Prosecution's shift in insider trials could indicate a weak case

After highly publicized arrests in February, federal prosecutors are suddenly backpeddling in their insider trading case against three Wall Street executives. Whether it's a strategic retreat to a stronger position or a disorderly withdrawal remains unclear. The United States Attorney's office asked a federal judge earlier this week to dismiss the securities fraud indictments brought against arbitrageurs Robert M. Freeman of Goldman, Sachs & Co. and former Kidder, Peabody & Co. employees Richard B. Wigton and Timothy L. Tabor. At press time, the judge had yet to rule on the request.

The unusual move typically signals that prosecutors have insufficent evidence to make a case. It comes on the heels of an unsuccessful attempt to delay the trial by two months.

``It may be tactical move, but it suggests they don't have confidence in the narrow case alleged in the indictments,'' says Richard Phillips, a securities lawyer with Kirkpatrick & Lockhart, a law firm in Washington.

Federal prosecutors justified Wednesday's dismissal request, saying evidence now being uncovered in a grand jury investigation pointed to a wider conspiracy. The original four indictments are ``the tip of the iceberg,'' said assistant US attorney Neil Cartusciello. He said new charges would cover illicit trading in approximately nine companies, instead of just two: Unocal and Storer Communications.

But defense laywers say the government moved too quickly and is now trying to cover its tracks. They are expected to ask that the trial be dismissed ``with prejudice.'' If the judge dismisses the charges with prejudice, it would be at least a short-term blow to federal prosecutors. It means the government could not indict the three men on the same stock trading deals, say securities lawyers.

Prosecutors could rebound with a stronger case. They might not have taken this gambit unless they felt there were bigger charges to be brought.

``If you have 16 violations, it's very common in criminal prosecutions to narrow the case to just a few of the strongest violations,'' says Mr. Phillips.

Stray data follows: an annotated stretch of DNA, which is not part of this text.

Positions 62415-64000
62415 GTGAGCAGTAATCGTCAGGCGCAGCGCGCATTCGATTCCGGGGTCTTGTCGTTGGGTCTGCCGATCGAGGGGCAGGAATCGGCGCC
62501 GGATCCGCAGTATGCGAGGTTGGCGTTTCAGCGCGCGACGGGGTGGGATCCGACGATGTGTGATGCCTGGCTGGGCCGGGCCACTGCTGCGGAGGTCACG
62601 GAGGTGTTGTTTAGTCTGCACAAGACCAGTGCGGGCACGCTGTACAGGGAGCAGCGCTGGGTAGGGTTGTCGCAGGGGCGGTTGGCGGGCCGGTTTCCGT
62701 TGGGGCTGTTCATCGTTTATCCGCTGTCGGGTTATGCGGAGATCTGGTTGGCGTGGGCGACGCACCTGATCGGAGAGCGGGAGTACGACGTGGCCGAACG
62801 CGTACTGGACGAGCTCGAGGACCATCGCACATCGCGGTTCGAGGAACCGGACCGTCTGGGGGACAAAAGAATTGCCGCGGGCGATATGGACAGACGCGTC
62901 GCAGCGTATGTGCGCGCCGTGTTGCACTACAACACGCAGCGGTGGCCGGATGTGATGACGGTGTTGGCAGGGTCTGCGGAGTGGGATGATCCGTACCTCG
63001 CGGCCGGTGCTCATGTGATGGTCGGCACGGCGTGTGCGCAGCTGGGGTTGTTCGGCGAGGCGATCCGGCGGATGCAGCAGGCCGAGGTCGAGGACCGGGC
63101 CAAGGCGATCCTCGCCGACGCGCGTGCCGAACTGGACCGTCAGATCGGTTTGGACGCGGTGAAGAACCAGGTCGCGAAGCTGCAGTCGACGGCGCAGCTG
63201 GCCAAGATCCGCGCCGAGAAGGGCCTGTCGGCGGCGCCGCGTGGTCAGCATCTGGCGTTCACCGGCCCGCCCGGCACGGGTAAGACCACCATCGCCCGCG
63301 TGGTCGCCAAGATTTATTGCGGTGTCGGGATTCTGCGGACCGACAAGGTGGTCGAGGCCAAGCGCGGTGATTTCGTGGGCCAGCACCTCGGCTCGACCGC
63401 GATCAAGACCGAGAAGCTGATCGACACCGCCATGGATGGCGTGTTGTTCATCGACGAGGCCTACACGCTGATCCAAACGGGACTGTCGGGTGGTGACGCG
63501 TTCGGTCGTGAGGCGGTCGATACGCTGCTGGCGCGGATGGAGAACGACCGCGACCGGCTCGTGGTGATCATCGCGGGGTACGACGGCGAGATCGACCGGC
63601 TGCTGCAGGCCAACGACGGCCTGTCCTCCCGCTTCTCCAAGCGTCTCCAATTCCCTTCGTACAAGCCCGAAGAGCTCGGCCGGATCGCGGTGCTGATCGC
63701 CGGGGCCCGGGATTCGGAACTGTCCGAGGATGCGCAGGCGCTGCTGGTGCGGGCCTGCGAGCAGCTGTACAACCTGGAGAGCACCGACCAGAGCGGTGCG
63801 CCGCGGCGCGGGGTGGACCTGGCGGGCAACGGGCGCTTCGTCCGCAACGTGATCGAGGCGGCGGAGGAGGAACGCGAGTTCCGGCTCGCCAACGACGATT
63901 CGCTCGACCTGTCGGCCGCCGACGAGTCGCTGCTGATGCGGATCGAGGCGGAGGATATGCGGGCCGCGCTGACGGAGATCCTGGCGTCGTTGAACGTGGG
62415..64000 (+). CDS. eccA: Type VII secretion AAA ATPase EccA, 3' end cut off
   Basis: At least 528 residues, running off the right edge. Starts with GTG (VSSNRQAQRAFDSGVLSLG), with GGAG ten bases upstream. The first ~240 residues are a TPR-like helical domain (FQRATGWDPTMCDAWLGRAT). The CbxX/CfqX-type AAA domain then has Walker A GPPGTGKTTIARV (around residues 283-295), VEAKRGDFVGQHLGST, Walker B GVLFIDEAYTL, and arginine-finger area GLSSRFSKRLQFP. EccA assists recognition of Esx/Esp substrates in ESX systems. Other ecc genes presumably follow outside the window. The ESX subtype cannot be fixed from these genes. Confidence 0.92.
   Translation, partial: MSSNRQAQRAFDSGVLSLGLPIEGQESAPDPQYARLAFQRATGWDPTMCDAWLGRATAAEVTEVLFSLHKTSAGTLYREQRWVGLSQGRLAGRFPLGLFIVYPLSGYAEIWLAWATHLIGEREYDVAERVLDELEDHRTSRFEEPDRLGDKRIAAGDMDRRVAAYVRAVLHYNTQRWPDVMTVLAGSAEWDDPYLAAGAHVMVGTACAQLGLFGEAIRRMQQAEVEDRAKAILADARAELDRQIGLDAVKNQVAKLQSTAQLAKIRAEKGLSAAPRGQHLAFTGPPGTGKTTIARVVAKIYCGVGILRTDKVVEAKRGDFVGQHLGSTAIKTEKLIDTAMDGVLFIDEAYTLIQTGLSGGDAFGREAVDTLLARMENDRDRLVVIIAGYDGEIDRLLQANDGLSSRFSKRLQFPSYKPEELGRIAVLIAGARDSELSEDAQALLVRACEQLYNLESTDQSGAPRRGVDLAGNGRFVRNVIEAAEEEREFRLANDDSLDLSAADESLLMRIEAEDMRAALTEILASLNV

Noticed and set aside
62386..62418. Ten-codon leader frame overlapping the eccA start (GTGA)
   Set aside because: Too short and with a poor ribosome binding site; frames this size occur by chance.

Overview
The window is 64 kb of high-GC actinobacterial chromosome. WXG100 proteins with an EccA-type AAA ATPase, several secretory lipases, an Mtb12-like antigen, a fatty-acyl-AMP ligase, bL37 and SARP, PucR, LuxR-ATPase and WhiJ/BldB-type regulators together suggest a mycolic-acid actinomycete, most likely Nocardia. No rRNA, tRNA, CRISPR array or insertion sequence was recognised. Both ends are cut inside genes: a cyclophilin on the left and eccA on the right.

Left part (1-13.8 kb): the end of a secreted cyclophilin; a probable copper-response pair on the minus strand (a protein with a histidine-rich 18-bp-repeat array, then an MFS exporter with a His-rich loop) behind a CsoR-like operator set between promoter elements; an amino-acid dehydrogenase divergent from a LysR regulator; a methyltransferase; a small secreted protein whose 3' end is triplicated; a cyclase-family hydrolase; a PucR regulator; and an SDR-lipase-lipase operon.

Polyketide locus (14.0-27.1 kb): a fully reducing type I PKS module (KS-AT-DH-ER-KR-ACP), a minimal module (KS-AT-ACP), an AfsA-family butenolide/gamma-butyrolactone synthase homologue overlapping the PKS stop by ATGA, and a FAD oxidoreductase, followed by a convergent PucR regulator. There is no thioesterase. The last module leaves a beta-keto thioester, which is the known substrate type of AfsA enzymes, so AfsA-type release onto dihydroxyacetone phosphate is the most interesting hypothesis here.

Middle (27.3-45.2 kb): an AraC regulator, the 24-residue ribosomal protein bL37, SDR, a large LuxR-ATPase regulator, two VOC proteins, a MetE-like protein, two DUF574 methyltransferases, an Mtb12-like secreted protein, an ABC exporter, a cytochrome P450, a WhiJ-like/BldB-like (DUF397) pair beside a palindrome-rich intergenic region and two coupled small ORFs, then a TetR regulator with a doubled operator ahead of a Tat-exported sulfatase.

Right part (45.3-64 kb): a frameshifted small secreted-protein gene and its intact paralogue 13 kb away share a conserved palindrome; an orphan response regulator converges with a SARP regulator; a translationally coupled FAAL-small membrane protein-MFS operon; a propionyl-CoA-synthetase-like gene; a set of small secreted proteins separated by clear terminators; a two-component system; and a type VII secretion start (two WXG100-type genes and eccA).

The government could also be trying to delay the trial to protect the integrity of its current investigation. It may fear that Martin Siegel, who is reported to have implicated the three men, may be called to the witness stand before the grand jury investigation is complete. It also could be concerned that witnesses will be called while the investigation is under way.

The media-conscious US attorney, Rudolph Giuliani, has been criticized for bringing these problems down on his own office. Rather than slowly develop the case and waiting until it had all the pieces, Mr. Giuliani opted for well-publicized arrest at the offices Messrs. Freeman and Wigton and at Mr. Tabor's home.

The arrests started the clock ticking on the Speedy Trial Act, which guarantees the accused of a quick trial. It now appears those arrests were made before the investigation was complete.

``If Mr. Giuliani and his assistants had no evidence indicating these people would flee or their criminal acts would continue, it would seem to me the arrests were not justified,'' says Lee Richards, a securities lawyer with Grais & Richards in New York. ``It's bad tactics for the sake of dramatic impact. But we won't know that until the prosecutor shows us.''

The insider trading probe began a year ago with the arrest of investment banker Dennis Levine. He is serving a two-year prison term. Mr. Levine led to Ivan F. Boesky, who agreed in November to pay $100 million in fines for insider-trading violations and pleaded guilty to a criminal charge last month. Mr. Boesky implicated Mr. Siegel, former merger specialist at Kidder, whose cooperation led to the arrests of Freeman, Tabor, and Wigton.

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